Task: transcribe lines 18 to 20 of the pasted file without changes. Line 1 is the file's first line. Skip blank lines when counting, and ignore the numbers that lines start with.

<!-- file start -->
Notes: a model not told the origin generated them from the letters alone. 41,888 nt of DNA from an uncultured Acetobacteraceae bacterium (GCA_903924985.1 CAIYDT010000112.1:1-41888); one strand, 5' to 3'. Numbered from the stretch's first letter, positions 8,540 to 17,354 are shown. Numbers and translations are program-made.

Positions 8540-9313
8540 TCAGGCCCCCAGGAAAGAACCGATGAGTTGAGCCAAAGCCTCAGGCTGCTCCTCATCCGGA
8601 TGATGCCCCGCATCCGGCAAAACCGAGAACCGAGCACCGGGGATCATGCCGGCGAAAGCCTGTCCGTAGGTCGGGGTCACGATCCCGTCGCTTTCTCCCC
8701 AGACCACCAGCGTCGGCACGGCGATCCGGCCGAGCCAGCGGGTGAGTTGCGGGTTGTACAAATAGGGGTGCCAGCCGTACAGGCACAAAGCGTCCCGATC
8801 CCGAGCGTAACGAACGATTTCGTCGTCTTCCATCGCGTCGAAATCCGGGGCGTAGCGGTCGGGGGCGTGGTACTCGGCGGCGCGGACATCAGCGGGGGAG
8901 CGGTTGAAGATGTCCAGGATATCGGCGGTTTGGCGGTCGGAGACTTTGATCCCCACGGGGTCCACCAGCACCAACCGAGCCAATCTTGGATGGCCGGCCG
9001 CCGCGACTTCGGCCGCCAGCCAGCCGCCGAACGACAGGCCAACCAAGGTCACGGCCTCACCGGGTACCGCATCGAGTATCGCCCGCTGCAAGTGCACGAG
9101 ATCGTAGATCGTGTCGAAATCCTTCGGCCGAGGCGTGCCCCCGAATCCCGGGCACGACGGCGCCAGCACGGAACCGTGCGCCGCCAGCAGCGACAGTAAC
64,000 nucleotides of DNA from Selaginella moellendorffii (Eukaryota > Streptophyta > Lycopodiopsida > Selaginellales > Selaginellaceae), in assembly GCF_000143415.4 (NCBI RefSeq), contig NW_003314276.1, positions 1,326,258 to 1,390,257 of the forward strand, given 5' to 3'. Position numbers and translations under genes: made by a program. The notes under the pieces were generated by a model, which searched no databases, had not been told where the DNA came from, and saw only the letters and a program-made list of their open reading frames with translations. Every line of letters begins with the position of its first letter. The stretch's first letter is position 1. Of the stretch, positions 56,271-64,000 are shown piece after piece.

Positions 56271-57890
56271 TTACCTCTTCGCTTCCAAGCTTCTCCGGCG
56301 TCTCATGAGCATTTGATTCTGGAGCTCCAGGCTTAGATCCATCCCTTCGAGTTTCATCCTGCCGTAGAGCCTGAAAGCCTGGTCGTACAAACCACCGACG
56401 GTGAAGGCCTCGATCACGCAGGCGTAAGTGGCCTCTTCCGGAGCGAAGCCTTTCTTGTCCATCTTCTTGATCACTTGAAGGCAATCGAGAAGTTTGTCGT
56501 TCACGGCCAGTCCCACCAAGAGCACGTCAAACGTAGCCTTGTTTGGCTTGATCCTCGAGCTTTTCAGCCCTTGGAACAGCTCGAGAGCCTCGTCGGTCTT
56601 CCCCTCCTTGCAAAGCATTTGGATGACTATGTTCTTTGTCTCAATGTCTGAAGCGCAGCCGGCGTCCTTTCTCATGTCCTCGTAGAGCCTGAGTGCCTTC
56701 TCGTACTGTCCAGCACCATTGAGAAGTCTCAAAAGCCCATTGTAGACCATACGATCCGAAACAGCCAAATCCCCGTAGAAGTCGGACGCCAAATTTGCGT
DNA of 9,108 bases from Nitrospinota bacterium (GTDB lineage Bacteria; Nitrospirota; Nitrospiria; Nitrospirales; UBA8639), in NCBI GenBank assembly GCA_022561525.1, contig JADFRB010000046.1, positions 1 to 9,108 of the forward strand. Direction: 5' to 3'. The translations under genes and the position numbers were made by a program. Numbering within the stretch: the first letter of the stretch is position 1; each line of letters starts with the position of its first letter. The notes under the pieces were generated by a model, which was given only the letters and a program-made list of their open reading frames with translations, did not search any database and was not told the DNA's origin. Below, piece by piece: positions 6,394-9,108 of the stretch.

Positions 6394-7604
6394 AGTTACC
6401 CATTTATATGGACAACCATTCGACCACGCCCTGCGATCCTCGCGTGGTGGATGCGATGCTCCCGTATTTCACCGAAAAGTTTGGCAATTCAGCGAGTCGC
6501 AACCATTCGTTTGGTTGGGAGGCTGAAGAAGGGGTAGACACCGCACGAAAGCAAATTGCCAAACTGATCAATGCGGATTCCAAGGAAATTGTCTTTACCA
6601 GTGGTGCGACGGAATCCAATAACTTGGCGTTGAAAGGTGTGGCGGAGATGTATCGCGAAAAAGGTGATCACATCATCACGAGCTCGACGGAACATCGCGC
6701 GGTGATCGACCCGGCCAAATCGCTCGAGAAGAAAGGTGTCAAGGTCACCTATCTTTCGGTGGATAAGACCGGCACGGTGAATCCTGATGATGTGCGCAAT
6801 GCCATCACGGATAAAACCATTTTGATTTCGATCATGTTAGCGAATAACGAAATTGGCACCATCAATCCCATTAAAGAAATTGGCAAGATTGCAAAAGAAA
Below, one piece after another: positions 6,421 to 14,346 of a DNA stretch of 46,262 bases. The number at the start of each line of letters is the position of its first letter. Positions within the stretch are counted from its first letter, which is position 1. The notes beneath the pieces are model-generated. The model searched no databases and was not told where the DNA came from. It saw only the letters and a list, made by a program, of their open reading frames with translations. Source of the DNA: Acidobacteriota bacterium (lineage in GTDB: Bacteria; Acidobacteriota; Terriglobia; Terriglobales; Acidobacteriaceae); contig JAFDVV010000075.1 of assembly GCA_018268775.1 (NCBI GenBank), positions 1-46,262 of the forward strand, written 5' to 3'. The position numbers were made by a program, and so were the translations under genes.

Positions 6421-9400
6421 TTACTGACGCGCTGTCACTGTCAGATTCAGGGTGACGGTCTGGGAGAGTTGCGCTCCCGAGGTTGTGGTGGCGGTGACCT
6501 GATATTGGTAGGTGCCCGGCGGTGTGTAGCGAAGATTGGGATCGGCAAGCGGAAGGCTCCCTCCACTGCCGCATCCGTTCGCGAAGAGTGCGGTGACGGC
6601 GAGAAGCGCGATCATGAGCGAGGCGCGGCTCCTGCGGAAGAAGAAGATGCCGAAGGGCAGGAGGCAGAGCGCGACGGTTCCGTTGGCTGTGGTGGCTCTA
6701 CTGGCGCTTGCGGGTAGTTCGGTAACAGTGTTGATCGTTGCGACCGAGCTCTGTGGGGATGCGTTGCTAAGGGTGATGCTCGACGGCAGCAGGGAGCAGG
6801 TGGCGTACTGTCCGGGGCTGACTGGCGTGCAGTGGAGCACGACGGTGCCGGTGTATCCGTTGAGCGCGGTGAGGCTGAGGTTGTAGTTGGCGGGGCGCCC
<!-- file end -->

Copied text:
DNA of 9,108 bases from Nitrospinota bacterium (GTDB lineage Bacteria; Nitrospirota; Nitrospiria; Nitrospirales; UBA8639), in NCBI GenBank assembly GCA_022561525.1, contig JADFRB010000046.1, positions 1 to 9,108 of the forward strand. Direction: 5' to 3'. The translations under genes and the position numbers were made by a program. Numbering within the stretch: the first letter of the stretch is position 1; each line of letters starts with the position of its first letter. The notes under the pieces were generated by a model, which was given only the letters and a program-made list of their open reading frames with translations, did not search any database and was not told the DNA's origin. Below, piece by piece: positions 6,394-9,108 of the stretch.

Positions 6394-7604
6394 AGTTACC